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Virtual Reality Makes Chemotherapy Delivery More Tolerable

Virtual Reality Makes Chemotherapy Delivery More Tolerable

AMELIA ISLAND, Florida—Virtual reality interventions that provide a distracting, immersive environment may make chemotherapy treatments more tolerable for cancer patients, according to a study presented at the American Psychosocial Oncology Society (APOS) Third Annual Conference (abstract II-4).

"Chemotherapy is difficult to endure, but the chances for survival are enhanced when patients receive all their recommended chemotherapy treatments on time. We know that distraction interventions provide relief for a variety of symptoms, and our hope was that VR, which engages several senses, would have a similar effect on cancer patients undergoing chemotherapy," said Susan M. Schneider, PhD, RN, associate professor, Duke University School of Nursing.

Dr. Schneider and her colleagues randomized 123 patients with a first diagnosis of breast, lung, or colon cancer to receive a virtual reality intervention at either their first or second chemotherapy treatment. Study outcomes were symptom distress, anxiety, and fatigue, immediately after using virtual reality and 48 hours later.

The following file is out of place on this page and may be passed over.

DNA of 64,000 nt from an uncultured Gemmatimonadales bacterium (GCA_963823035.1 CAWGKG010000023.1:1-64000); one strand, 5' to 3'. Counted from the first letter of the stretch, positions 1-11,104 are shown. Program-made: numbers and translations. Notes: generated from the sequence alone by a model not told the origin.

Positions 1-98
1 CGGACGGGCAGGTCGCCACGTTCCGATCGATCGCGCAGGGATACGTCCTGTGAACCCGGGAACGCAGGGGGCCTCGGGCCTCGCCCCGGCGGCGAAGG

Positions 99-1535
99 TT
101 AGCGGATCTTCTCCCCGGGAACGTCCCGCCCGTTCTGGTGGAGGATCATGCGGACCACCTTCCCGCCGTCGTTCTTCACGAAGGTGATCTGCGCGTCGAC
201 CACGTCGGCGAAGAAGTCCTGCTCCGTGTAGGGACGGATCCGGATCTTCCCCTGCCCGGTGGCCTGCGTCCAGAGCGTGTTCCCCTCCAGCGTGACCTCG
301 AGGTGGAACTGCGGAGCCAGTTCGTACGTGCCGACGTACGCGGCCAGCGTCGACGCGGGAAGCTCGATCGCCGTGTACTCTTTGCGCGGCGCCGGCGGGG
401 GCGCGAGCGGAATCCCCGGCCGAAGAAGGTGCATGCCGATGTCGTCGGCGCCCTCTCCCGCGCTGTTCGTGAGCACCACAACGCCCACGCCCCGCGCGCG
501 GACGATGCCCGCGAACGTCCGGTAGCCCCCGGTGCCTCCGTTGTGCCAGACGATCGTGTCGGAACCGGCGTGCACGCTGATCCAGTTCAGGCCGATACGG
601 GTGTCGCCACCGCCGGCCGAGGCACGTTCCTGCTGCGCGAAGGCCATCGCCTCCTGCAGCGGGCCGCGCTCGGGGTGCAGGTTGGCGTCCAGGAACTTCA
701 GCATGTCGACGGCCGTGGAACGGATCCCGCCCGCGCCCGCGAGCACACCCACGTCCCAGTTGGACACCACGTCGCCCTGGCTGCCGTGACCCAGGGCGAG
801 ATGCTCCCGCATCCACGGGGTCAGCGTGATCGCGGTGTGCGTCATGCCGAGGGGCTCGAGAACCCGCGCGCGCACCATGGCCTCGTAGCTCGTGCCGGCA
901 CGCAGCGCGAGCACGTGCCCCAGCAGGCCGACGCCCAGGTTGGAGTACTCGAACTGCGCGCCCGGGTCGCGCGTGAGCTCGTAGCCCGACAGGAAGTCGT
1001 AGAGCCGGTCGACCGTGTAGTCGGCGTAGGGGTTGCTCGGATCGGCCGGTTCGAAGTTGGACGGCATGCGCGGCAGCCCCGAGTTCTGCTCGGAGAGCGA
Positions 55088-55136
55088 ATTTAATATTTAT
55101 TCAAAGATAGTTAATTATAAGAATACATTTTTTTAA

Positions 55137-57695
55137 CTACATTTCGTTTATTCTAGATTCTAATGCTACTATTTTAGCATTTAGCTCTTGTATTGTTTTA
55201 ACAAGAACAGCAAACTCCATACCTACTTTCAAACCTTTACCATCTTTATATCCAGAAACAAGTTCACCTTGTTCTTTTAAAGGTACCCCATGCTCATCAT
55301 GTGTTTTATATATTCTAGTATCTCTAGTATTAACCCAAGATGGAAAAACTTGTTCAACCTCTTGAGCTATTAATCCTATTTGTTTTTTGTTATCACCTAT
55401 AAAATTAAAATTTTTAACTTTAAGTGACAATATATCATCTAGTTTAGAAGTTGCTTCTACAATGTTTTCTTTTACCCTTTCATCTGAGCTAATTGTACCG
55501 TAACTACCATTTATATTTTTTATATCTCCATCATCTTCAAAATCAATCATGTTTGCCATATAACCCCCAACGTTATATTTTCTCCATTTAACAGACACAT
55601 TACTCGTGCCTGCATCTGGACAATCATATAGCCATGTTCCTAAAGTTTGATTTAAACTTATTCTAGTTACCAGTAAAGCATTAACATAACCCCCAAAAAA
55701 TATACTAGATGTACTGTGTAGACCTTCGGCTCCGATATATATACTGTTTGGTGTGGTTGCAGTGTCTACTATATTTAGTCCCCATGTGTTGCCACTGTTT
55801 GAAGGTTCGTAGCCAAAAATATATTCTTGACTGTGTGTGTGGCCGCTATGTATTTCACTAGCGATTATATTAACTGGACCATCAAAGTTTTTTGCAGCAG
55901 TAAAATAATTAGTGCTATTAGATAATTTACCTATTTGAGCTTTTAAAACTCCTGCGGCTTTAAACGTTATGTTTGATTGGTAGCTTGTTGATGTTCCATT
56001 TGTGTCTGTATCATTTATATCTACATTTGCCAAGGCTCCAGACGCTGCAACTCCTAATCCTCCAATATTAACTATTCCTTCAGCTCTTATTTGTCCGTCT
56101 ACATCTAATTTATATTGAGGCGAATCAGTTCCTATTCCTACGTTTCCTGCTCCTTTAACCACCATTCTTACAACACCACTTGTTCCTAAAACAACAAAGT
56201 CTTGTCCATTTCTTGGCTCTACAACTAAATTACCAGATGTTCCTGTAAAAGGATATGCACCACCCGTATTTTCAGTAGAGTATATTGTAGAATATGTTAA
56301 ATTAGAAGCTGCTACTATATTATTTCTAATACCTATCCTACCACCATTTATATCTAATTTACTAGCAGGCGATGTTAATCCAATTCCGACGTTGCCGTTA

Patients had four virtual reality programs to choose from: Deep sea diving, touring an art museum, solving a mystery on the Titanic, and exploring ancient worlds. The patients used virtual reality for an average of 58 minutes (range, 15 to 202 minutes).

Less Anxiety

Individuals who received virtual reality at their first chemotherapy session had a significant decrease in their anxiety, compared with those who got virtual reality at their second session, Dr. Schneider reported.

"It seems that during their very first chemotherapy session, patients are more anxious than they are at subsequent ones, and the group who used virtual reality during their first chemotherapy showed improvements in their anxiety," Dr. Schneider said. "We hypothesized that those who got the virtual reality at their second chemo session were probably a little less anxious about their chemotherapy, since they had already survived one, and our data showed that."

A key and consistent finding was that virtual reality altered patients' perception of time. Patients thought their chemotherapy treatment lasted on average 20 minutes less than it actually did, Dr. Schneider noted.

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